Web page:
-- Sayfullo Saipov, who has been charged with killing eight people in a vehicle attack on the West Side of Manhattan on Tuesday, was interviewed in 2015 by federal agents about possible ties to suspected terrorists but a case was never opened against him, law enforcement officials tell ABC News.
Saipov was listed as a “point of contact” for two men whose were listed in a Department of Homeland Security counterterrorism database and later overstayed their tourist visas, a federal official told ABC News. One was flagged after arriving from a so-called “threat country,” while the other vanished and was being actively sought by federal agents as a “suspected terrorist.” An official told ABC News that the FBI has since located him and he is not believed to have been involved in Tuesday’s attack.
A Department of Homeland Security spokesman said that its law enforcement agencies -- Customs and Border Protection, Immigration and Customs Enforcement and Homeland Security Investigations -- "did not interview Saipov in 2015."
“The family was normal, modern, wearing tight pants, no scarfs,” she said. “They did not go to the mosque.”
According to a statement released by Uzbekistan's embassy in Washington, Saipov graduated from college, worked as an accountant for a hotel and had no previous criminal record while living in Tashkent.
“Neighbors in makhalla (local community in Uzbekistan) described Saipov quite positively: according to them, he did not provoke any suspicions, always kept a low profile and used to be friendly in relation with others,” the statement reads. “He was brought up in a good family environment. His parents preached traditional Islam and have never been noticed in communications with any extremist groups.”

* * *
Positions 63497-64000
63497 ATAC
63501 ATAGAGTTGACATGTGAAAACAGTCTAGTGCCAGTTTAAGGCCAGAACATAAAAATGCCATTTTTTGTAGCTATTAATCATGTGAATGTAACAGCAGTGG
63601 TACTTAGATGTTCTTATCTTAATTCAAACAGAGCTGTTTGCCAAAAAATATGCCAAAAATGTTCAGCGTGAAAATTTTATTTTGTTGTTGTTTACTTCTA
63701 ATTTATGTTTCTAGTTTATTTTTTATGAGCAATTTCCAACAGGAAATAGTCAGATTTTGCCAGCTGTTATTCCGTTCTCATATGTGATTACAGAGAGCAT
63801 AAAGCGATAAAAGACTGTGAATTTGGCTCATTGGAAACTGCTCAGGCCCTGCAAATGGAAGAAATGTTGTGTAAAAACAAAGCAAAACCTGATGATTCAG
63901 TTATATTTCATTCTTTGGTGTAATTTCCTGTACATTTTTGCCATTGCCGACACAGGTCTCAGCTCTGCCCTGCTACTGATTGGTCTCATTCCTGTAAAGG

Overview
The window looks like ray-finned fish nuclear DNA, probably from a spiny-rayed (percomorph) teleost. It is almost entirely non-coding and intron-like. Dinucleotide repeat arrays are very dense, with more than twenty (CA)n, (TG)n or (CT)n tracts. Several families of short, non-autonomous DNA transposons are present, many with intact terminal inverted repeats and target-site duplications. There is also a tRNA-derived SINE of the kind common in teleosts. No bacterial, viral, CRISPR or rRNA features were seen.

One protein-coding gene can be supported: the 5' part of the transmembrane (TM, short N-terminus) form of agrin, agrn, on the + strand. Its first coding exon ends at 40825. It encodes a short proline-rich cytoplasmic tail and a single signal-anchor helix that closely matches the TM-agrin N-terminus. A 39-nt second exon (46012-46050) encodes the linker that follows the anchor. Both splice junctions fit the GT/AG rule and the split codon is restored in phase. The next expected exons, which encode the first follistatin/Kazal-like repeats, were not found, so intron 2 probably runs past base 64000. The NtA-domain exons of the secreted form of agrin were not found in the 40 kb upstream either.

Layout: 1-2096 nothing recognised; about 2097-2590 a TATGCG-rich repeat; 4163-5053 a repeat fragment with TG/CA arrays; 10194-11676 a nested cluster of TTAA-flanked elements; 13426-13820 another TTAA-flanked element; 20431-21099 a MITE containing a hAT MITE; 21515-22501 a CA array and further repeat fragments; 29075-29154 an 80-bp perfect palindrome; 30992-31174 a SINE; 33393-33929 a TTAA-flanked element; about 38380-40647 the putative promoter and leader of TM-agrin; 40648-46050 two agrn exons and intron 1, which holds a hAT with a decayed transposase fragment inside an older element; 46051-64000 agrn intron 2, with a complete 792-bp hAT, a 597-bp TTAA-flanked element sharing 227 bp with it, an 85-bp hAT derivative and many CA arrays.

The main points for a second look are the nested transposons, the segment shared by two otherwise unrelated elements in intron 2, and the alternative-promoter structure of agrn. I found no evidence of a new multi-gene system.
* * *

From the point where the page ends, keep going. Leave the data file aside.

He entered the United States through a Diversity Visa Program lottery in 2010, making him a legal permanent resident of the United States upon arrival. He has lived in Ohio, Florida and, most recently, Paterson, N.J. with his wife, Nozima, and three children, who were escorted from the residence by the FBI as federal agents and evidence technicians were gathering evidence on Wednesday.
The terror group has not claimed responsibility for the attack, but according to Rita Katz of the SITE Intelligence Group, which tracks the online activity of jihadist organizations, the attack “fits [the] style” of recent suspected ISIS-inspired attack throughout Europe.
“Amid losses in #Iraq and #Syria, #ISIS has ramped up calls for supporters to perform attacks in the #US, among other Western nations,” Katz wrote in multiple posts on Twitter in the wake of the attack in New York City. “#ISIS media regularly pushes #NYC attacks … #ISIS supporters celebrating #Manhattan attack.”
According to Matthew Olsen, the former director of the National Counterterrorism Center and an ABC News contributor, the “biggest threat we face right now in this country” isn’t the people who cross our borders but the propaganda.
“The pattern we're seeing now is not people coming here with a plan to carry out an attack,” Olsen said. “It's either people here in the United States, born here as citizens or here as visitors, who have become radicalized by online propaganda from ISIS.”
ABC News’ Ben Gittelson and Patrick Reevell contributed to this report.